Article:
Locomotives

WD 190 (Operational)

WD 190 was built in 1952 by the Hunslet Engine Company Ltd. of Leeds to the famous Austerity saddle tank design. This was a slight modification of Hunslet’s own design which was carried out by Mr R. A. Riddles during his wartime years with the Ministry of Supply. WD 190 was built for the War Department and sent to Long Marston for use by the Army. It also saw service at Bicester before transfer to the Royal Engineers at Shoeburyness, Essex in 1968. WD 190 was purchased for preservation in 1971 and after a brief spell at the East Anglian Railway Museum, became the first locomotive to arrive at the Colne Valley Railway in September 1973.

WD 190 has been the mainstay of steam services at the Railway and has ‘clocked up’ many more miles than any other locomotive. This locomotive bears Army olive green livery. WD190 was incidentally the first of the final batch of eleven locomotives of the same design which totalled 391 locomotives for army use. Some 49 of these locomotives have been preserved.

WD 200 (Under Restoration)

WD 200 was part of the same batch of Austerity locomotives as WD190 above but it was built in 1953. WD 200 was sent to the Longmoor Military Railway and in 1955 it also went to Bicester before transfer to the Royal Engineers at Shoeburyness, Essex in 1966. WD 200 was purchased for preservation in 1971 by the Kent & East Sussex Railway, but was declared redundant in 2014 and then bought by Colne Valley Railway.

When it arrived WD 200 required a major overhaul which is currently being undertaken by the Railway’s engineering team and it is likely to return to steam in 2020.

Jupiter (Under Restoration)

Jupiter was built in 1951 by Robert Stephenson and Hawthorn Ltd. of Newcastle and was one of a batch of nine locomotives for Stewart and Lloyds Ironstone Mining Co. Ltd. of Corby. The design of these locomotives was similar to the Austerity saddle tank, the main differences were smaller diameter wheels and a shorter saddle tank which gave them a rather ungainly appearance, but with a tractive effort of 26,500 lbs they were capable of hauling very heavy iron ore trains. Jupiter began its career at Gretton Brook Quarry but was later moved to Market Overton Quarry and then Buckminster Quarry from where it was purchased for preservation in 1970.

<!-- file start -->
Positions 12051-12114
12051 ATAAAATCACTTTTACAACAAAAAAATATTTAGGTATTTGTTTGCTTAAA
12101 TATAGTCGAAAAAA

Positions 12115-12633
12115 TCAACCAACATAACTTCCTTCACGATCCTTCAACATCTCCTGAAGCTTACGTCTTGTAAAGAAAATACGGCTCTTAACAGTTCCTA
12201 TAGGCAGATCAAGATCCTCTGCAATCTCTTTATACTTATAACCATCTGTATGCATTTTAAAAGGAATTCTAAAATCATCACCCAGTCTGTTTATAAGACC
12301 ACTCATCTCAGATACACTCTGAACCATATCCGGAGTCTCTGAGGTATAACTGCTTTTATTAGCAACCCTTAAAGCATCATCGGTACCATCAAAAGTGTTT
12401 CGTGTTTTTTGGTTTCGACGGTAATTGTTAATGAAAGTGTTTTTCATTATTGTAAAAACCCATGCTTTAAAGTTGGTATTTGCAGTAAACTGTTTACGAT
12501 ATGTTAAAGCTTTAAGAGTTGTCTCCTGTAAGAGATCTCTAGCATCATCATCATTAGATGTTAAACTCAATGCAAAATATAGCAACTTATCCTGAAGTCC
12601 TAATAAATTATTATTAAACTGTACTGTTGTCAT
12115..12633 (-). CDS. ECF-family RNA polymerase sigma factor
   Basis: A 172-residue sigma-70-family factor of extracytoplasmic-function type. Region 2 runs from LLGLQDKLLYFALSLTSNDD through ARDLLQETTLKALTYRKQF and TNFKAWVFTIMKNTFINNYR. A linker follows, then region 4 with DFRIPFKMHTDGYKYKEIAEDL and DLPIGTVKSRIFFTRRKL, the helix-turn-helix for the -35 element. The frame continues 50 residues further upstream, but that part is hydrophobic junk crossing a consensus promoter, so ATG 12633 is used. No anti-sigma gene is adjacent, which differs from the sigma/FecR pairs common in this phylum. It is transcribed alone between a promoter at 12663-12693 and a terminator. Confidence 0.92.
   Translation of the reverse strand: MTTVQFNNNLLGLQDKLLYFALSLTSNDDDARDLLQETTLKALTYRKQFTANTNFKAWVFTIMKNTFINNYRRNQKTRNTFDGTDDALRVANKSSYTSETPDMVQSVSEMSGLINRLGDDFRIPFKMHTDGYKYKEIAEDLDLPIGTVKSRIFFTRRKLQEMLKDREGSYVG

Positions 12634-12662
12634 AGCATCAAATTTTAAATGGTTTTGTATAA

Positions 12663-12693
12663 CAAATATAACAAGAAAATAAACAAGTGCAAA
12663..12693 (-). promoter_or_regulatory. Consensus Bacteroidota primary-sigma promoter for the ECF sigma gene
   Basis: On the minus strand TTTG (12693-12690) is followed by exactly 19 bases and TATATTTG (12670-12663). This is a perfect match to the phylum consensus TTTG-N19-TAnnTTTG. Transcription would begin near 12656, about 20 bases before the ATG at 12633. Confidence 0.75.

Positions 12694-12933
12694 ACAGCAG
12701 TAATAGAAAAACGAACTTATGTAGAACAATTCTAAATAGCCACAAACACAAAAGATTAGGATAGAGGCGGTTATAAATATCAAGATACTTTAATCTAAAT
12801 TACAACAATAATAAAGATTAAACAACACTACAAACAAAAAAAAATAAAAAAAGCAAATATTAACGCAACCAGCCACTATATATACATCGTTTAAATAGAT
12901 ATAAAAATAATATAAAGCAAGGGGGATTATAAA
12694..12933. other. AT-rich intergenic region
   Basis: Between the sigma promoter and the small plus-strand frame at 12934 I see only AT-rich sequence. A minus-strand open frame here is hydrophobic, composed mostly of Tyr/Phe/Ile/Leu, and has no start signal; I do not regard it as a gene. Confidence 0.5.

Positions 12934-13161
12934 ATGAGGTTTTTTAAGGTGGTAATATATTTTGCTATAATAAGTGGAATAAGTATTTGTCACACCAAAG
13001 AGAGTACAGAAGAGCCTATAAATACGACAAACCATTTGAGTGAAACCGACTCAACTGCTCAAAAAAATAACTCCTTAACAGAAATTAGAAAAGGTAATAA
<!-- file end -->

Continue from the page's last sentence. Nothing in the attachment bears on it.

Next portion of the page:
Jupiter was moved to the East Anglian Railway Museum and was offered for sale again in 1985. The Colne Valley Railway was successful in purchasing Jupiter and it went into service immediately after arrival at Castle Hedingham. It is currently undergoing a major overhaul with an estimated completion of 2025.

Barrington (Stored out of use)

The oldest locomotive to be found at the Railway is Barrington which was built by the Avonside Engine Co. Ltd. of Bristol in 1921. It was built for the Rugby Cement Co. Ltd., Rugby, where it worked for over 30 years until transfer to the cement works at Barrington near Cambridge. Barrington was purchased for preservation in 1971 and went to the East Anglian Railway Museum. In 1973 it was moved to the Great Central Railway at Loughborough where it probably achieved its greatest claim to fame as it was called upon to haul No. 71000 Duke of Gloucester from the unloading point at Quorn, to Loughborough engine shed. Barrington arrived at the Colne Valley Railway in 1974 following which it gave many years of service. The locomotive is owned by the Avonside Locomotive Society and now carries its original light green livery.

No. 1 (Static exhibit)

No. 1 was built by Hawthorn Leslie Ltd. of Newcastle in 1923. It was the first of a batch of five similar locomotives built for the Associated Portland Cement Co. of Swanscombe, Kent. These locomotives provided the inspiration for Percy when Rev. W. Awdry wrote the Thomas the Tank Engine stories. No. 1 worked at Swanscombe until 1970 when it was acquired by the Gravesend Railway Enthusiasts Society, who moved it to the South Eastern Steam Centre at Ashford.